Malcolm D. Lee: When it came to these characters, I want to see where they left off. From the get-go I just started saying that I wanted to set this movie at Christmas time because it’s a cinematic time of year, and it makes it a reason for being together. If you are going to bring these characters back together, it’s got to be for a reason. Harper (Taye Diggs) was kind of on top of the world when we left off. He had learned some things and had been beaten down a little bit, literally and figuratively, but he was on his ascension. So now I want to say okay, what if he has a couple of failed things? Lance (Morris Chestnut) has this seemingly charmed life and he does; he’s about to break a record, he’s got four beautiful children, he’s got this ginormous house and this wonderful, beautiful, supportive, loving wife, but there’s something that’s going to test his faith even more than in the first movie. And then you have the other characters and you just try to give them conflicts and obstacles that they have to get around. I’ve learned over the years to be a better writer and what characters are used for. Quentin (Terrence Howard) is going to be that button pusher still and he’s going to give us the comic relief and so is Shelby (Melissa De Sousa) and they’re going to be my comic fastballs, but at the same time they are more than they were in the first movie. I tried to write something sophisticated, challenging for myself and challenging for the actors because why come back together because it wasn’t for the money. This wasn’t a money grab at all. We did this for price and it was about displaying their acumen as actors, mine as a director and writer, and kind of re-introducing ourselves to the world and the time was right. We also knew that there was a large fan base for this movie that really wanted to see these characters again, so let’s give the people what they want.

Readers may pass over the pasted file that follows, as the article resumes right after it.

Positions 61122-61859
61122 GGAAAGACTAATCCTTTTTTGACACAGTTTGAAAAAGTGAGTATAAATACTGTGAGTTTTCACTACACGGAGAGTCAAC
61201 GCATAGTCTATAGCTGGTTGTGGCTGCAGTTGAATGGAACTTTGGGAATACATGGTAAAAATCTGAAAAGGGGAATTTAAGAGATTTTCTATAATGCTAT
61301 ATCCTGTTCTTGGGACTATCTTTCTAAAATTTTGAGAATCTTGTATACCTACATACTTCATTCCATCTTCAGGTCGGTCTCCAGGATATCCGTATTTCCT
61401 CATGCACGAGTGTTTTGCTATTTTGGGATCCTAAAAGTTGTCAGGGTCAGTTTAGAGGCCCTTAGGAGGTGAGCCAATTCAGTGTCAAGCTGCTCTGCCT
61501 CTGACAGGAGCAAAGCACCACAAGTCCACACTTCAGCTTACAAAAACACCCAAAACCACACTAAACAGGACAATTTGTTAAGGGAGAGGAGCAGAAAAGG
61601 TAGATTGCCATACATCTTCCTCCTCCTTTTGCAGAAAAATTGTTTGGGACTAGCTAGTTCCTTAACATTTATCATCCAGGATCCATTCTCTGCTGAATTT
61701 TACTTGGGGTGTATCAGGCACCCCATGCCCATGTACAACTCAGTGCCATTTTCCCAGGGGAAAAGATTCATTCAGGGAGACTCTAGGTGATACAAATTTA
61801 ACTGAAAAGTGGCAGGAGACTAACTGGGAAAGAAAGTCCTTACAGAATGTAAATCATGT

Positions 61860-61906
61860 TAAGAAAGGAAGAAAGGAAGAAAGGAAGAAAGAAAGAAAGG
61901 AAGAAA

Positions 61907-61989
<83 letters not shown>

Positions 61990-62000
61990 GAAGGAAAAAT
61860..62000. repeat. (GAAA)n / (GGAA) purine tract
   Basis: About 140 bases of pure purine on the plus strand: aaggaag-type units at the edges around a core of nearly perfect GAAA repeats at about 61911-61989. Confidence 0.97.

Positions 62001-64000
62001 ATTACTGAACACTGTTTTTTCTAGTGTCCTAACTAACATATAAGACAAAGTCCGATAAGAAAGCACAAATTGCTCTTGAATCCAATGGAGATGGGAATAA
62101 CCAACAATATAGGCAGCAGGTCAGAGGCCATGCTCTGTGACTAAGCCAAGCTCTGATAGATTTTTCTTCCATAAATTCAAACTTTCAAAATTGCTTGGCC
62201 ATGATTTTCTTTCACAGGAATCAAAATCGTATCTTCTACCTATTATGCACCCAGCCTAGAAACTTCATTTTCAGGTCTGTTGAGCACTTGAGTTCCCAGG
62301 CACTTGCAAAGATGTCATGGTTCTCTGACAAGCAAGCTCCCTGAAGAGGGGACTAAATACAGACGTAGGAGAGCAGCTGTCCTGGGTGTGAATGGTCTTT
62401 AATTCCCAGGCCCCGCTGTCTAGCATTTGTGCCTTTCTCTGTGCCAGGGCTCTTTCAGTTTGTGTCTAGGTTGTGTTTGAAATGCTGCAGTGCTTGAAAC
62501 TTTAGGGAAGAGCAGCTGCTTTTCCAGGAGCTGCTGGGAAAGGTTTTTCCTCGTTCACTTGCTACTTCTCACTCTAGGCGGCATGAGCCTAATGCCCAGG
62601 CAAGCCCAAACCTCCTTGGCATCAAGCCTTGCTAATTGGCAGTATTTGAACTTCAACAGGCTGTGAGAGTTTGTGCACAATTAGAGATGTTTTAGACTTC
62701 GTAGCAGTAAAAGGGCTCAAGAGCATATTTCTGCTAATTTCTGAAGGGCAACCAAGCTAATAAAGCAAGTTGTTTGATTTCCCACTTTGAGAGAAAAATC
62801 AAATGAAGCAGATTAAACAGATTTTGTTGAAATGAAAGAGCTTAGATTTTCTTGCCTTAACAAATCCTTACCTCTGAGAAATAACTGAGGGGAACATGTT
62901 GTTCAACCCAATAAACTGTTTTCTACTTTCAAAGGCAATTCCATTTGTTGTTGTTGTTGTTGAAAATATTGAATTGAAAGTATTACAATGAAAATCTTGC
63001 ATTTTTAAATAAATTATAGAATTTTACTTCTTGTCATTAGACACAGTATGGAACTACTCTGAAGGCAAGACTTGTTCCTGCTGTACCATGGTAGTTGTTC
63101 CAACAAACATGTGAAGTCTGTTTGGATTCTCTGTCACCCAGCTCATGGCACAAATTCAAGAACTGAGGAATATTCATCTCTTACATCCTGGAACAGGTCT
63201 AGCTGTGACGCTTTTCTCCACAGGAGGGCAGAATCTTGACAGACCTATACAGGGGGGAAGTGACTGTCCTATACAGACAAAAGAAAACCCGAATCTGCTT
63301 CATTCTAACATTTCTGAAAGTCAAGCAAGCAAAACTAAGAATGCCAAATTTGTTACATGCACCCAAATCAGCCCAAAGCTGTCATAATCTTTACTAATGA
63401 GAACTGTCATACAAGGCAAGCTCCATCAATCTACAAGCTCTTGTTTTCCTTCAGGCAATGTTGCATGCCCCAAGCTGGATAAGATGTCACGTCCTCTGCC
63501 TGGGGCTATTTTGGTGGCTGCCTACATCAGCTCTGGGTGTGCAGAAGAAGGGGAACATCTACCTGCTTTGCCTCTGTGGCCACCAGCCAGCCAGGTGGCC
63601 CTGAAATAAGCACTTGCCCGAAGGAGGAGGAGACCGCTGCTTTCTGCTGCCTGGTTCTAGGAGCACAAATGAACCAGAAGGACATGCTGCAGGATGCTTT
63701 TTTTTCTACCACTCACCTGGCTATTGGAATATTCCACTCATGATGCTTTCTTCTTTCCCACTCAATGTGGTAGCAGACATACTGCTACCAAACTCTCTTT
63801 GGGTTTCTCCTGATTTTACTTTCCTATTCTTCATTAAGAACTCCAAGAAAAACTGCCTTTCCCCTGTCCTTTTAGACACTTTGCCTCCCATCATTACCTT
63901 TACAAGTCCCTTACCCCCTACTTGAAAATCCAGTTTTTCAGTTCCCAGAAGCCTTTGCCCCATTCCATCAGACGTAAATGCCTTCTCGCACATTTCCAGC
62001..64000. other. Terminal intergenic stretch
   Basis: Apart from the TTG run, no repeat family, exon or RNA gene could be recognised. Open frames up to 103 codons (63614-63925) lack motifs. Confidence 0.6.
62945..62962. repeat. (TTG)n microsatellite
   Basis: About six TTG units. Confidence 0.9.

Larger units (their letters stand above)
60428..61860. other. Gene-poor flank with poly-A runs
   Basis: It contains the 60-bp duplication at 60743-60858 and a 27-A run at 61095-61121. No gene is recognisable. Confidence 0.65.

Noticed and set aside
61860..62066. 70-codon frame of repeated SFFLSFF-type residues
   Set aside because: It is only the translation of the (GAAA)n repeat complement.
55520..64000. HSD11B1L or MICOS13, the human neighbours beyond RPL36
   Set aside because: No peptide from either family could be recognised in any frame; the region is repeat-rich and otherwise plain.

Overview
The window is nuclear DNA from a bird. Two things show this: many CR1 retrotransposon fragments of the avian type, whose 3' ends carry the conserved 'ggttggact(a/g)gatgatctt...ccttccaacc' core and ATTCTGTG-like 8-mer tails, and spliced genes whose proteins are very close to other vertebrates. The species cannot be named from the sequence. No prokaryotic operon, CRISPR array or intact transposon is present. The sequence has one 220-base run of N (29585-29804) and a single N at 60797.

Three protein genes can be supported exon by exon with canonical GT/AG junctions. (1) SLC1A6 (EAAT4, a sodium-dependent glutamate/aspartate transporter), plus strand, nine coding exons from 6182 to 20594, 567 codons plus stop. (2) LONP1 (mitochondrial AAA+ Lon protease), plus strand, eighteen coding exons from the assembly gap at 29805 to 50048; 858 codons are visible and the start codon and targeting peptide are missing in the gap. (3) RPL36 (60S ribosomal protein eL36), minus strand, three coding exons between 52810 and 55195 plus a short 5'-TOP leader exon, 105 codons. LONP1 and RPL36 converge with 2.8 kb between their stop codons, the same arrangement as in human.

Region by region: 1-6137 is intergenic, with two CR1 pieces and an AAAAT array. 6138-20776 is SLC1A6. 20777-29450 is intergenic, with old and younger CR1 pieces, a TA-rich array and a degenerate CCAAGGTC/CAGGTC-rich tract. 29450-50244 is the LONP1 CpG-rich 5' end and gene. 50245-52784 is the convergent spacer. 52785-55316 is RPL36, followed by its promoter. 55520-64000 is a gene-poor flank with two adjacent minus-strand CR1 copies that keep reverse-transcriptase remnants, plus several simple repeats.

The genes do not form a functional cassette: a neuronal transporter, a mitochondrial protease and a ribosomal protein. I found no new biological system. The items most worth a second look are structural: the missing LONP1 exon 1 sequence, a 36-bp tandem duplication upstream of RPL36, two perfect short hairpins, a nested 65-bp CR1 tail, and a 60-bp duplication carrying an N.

“The Best Man Holiday” is available to own and rent on DVD and Blu-ray, and it is available to stream on various digital platforms.

Chadwick Boseman on Playing Baseball Great Jackie Robinson in ’42’

42-fp-0292

Before he took on the title role in “Black Panther,” Chadwick Boseman had the honor of portraying baseball great Jackie Robinson in “42.” With Hollywood being the way it is, you would expect to see studio executives insisting on a getting a big time movie star to portray the famous baseball legend, but writer/director Brian Helgeland got away with casting Boseman back when he was relatively unknown to audiences at large. An actor and playwright by training, Boseman started to burn into our collective consciousness with this performance.

Filmmakers and actors over the years like Spike Lee and Denzel Washington have tried and tried to bring the story of Robinson to the big screen but with no success. It took Helgeland, who won an Oscar for co-writing the screenplay to “L.A. Confidential,” to finally succeed in making such a film a reality. The burning question is how did Boseman get the role of Robinson over so many others? There must have been thousands upon thousands of actors desperate to play the legendary ballplayer, and there is something very inspiring about a lesser known actor beating out a bunch of big-name stars for this opportunity. Boseman, during an interview with Julie Miller of Vanity Fair, explained how he got cast.